The chaos has reinvigorated skepticism about the electoral process among regional powers. A group of seven Latin American nations issued a joint rebuke in which they say the regime's candidate blocking "raises more questions about the integrity and transparency of the whole electoral process."

Brazil, led by President Luiz Inácio Lula da Silva who has taken a more accommodating stance toward the Maduro government, weighed in on the situation. In an official statement, his government declared that the decision by Venezuela's electoral authorities to block opposition candidates from registering is incompatible with the framework established by the Barbados accords.

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These accords refer to a series of negotiations held in Barbados that aimed to chart a path forward for freer and fairer elections in Venezuela, with the potential for sanctions relief as an incentive for the Maduro regime to permit genuine electoral competition.

With less than four months until Venezuelans go to the polls, the Venezuelan opposition now finds itself at a crossroads. It could coalesce around one of the handful of candidates who did register, such as former mayors Enrique Márquez or Manuel Rosales. Or it may fight to have the regime's supposed "placeholder" filled with a consensus opposition nominee.

But time is short, and the window for meaningful electoral competition is rapidly closing. "It is always worth making an authoritarian government play the election game because it can make mistakes," cautioned Tulane University’s Venezuela expert and senior fellow at the Washington Office on Latin America David Smilde. "A 'stunning election' result can generate a cascade of events that leads to a transition in spite of the incumbent government's efforts."

While authoritarian governments often seek to preserve power by election manipulation, there are strategic reasons why they may still go through the motions of holding a vote. Even severely flawed elections can lend a veneer of legitimacy on the international stage. And the theatrics of campaigning provide opportunities for the regime to make mistakes that galvanise the opposition.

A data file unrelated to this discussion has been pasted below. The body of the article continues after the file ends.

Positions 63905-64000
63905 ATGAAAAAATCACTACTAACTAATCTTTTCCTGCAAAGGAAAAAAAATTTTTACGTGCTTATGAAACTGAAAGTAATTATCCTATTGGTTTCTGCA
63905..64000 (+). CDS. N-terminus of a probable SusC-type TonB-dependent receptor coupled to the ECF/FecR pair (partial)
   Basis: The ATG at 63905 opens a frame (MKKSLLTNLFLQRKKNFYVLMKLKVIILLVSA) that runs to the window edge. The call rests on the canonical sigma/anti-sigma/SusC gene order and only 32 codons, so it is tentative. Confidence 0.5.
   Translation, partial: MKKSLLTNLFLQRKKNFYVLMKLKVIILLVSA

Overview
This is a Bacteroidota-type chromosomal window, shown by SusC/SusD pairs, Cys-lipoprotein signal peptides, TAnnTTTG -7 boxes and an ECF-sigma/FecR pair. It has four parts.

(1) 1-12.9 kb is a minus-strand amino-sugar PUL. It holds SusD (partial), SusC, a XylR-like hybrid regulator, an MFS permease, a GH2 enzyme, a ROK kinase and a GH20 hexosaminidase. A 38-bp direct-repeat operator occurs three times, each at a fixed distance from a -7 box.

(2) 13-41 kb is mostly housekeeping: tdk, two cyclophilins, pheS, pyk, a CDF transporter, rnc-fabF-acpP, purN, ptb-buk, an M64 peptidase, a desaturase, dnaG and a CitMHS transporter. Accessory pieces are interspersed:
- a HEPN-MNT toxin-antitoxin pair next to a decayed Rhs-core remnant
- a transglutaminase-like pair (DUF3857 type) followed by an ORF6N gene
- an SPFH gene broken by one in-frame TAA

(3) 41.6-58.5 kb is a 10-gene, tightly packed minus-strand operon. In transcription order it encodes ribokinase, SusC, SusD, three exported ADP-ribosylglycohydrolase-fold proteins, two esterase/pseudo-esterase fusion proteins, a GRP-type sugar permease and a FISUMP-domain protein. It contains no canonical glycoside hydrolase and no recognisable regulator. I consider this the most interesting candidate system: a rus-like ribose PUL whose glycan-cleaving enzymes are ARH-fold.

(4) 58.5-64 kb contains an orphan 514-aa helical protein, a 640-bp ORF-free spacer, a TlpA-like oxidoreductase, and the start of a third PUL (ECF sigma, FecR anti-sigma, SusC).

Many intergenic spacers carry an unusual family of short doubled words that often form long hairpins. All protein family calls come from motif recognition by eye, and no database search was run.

A seemingly minor logistical failure or heavy-handed crackdown can sometimes spark outrage that catalyses wider protests and defections from the ruling party's ranks. The spectacle of citizens being denied a genuine choice at the ballot box has the potential to be a radicalising force. Dramatic electoral injustices have precipitated democratic transitions in other nations when they cross a line and widespread civil resistance is triggered.

So, while the Maduro government is widely expected to employ its full arsenal of techniques to sway the results, there are still strategic calculations at play. Overt vote-rigging or the outright cancellation of elections risks inflaming an already volatile situation. As such, the run-up to July's contest will be a delicate high-wire act as the regime works to deliver its predetermined outcome while maintaining a facade of legitimacy.

For the millions of Venezuelans devastated by years of economic collapse, political repression and humanitarian crisis under Chavismo, the July election represents a potential make-or-break moment. But as these farcical registration scenes demonstrated, Venezuelan democracy itself may be on the ballot as well.